*370 In the present case, the Commonwealth did not present any evidence to rebut Appellant's claim that he never received notice of his suspension. We hold however, that the Commonwealth did produce sufficient additional evidence that Appellant had actual notice of the suspension. Accordingly, we affirm Appellant's judgment of sentence and adopt the reasoning espoused by the trial court as set forth below.

While the Commonwealth did not prove beyond a reasonable doubt that Mr. Deitz received actual notice through the mail, the Commonwealth did present sufficient additional evidence to prove beyond a reasonable doubt the receipt of actual notice. First and foremost, Mr. Dietz was involved in an automobile wreck which prompted Trooper Foltz to file a criminal complaint against Deitz for violation of § 1503(a) and § 6503 of the Vehicle Code. Mr. Dietz fled the crash scene on foot, leaving behind a trail of blood which led right to his home. Initially, Deitz stated to investigators that his wife was driving the vehicle. When Officer Foltz confronted Deitz, Deitz admitted that he was the driver. By fleeing the crash site and by misleading the investigators, Mr. Deitz demonstrated that he knew he was not permitted to drive. Secondly, Deitz's driving record shows three driving under suspension and convictions and one driving without a valid license conviction since his license restoration in May, 1987. Mr. Deitz is not able to reapply for his license until March 13, 1988. That Mr. Deitz believed he was allowed to drive after being convicted four times is incredible.

(Trial Court Opinion dated January 7, 1992)

Furthermore, we hold that in order for a person to invoke the defense that there was no notice of the suspension or revocation of the license, at a minimum it must be established at trial, that a current driver's license was produced at the time of the offense, or within 15 days thereafter, as provided for in 75 Pa.C.S.A. 1511. When the penalties of 75 Pa.C.S.A. 1532 have been applied, resulting in suspension or revocation of a driver's license, under 75 Pa.C.S.A. 1540, the driver is required to surrender the license. The operating privileges cannot then be restored until expiration of the *371 suspension/revocation period at which time one must reapply for a new driver's license. 75 Pa.C.S.A. 1541. Therefore, it is logical to require of a driver who claims that no notice of a suspension was received, to at least prove possession of a current license at the time of the incident. Otherwise, a defendant's failure to possess a current license is presumptive knowledge of suspension.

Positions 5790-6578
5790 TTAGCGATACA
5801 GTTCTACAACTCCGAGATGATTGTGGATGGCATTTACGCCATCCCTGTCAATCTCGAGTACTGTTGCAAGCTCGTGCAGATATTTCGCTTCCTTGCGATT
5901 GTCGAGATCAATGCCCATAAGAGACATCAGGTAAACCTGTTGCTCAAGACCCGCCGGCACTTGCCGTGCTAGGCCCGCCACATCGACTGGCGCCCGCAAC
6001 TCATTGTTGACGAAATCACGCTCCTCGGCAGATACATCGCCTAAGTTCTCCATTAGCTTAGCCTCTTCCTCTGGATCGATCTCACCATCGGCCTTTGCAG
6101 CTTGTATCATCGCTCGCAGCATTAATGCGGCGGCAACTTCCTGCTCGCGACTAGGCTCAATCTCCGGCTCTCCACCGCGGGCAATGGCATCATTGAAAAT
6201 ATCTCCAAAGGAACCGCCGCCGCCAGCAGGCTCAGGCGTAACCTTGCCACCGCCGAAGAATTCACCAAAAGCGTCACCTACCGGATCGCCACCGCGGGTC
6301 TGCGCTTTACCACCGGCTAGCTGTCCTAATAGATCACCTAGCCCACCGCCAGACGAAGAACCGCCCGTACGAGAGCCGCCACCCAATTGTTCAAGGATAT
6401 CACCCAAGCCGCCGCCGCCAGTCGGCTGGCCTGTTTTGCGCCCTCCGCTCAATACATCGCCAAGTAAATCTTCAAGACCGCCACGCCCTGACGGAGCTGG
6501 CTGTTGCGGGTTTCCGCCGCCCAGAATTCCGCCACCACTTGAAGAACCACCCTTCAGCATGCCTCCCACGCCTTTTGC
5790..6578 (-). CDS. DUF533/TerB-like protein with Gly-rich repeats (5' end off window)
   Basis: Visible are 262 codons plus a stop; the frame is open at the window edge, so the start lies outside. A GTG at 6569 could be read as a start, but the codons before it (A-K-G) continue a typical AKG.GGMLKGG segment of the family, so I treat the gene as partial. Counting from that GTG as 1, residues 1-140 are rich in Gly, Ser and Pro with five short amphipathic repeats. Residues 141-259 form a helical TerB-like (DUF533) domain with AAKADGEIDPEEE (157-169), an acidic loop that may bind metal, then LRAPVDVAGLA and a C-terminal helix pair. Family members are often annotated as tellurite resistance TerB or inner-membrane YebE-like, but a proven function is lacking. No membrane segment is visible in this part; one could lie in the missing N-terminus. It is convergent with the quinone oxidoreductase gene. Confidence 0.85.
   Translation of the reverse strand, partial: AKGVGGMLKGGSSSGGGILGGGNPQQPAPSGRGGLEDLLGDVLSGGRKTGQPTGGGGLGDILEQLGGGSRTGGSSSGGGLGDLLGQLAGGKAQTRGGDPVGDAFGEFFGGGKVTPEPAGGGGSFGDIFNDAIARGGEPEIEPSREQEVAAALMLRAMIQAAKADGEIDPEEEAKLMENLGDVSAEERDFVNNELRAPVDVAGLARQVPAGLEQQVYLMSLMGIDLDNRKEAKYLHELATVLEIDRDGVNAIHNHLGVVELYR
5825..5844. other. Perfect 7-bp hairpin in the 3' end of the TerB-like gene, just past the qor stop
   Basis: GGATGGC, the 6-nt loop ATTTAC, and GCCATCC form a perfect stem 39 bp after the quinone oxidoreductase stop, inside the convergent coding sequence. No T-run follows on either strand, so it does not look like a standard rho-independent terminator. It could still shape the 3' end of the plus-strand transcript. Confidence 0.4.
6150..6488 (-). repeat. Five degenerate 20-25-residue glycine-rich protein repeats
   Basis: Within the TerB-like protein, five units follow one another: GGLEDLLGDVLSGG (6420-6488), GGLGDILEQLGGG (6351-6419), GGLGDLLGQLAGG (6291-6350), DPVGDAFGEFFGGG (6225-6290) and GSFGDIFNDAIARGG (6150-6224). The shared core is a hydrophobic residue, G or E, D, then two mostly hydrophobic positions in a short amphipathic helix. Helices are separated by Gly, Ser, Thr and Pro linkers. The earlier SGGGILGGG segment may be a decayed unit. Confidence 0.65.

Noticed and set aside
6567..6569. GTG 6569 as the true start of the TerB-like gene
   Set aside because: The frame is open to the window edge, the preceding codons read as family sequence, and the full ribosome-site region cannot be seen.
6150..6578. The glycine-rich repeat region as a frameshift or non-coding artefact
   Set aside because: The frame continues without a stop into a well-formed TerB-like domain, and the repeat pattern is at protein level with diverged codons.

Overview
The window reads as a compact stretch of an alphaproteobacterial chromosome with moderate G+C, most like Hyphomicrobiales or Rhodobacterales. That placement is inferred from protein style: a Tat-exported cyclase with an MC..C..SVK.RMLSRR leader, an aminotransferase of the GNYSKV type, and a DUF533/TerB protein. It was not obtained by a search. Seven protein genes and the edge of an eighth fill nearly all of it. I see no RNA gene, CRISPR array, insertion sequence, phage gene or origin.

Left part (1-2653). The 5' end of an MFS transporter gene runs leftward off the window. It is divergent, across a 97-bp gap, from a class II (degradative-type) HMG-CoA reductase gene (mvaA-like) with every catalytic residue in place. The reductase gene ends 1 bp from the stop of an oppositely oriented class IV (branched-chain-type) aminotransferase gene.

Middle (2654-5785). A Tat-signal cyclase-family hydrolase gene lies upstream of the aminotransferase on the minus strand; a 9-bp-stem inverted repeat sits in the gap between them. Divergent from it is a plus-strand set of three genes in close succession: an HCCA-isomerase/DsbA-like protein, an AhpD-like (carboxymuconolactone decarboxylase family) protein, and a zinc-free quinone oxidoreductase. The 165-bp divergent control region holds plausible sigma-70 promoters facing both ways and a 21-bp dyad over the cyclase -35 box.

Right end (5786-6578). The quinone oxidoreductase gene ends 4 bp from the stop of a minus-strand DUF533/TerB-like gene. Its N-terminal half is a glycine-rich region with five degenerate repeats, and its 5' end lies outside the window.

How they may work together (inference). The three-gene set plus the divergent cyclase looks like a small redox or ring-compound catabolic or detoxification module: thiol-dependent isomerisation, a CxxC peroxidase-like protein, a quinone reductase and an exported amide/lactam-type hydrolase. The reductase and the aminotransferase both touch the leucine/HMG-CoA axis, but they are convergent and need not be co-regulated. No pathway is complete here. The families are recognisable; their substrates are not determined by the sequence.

Judgment of sentence affirmed.

NOTES

[1] 75 Pa.C.S.A. § 1543(a) reads in pertinent part as follows:

§ 1543. Driving while operating privilege is suspended or revoked (a) Offense defined. [A]ny person who drives a motor vehicle on any highway of this Commonwealth after the commencement of a suspension, revocation or cancellation of the operating privilege and before the operating privilege has been restored is guilty of a summary offense and shall, upon conviction, be sentenced to pay a fine of $200.00.

[2] 75 Pa.C.S.A. 1515 reads as follows.

§ 1515. Notice of change of name or address.

Whenever any person after applying for or receiving a driver's license moves from the address named in the application or in the driver's license issued or when the name of a licensee is changed such person shall, within 15 days thereafter, notify the department in writing of the old and new addresses or of such former and new names and of the number of any license then held by the person.

[3] The record also reveals that on October 25, 1988, Appellant was convicted of violating § 1501(a) of the Vehicle Code. As a result of the conviction, his driving privileges were revoked for five (5) years, effective March 13, 1991. Commonwealth's "Exhibit 1".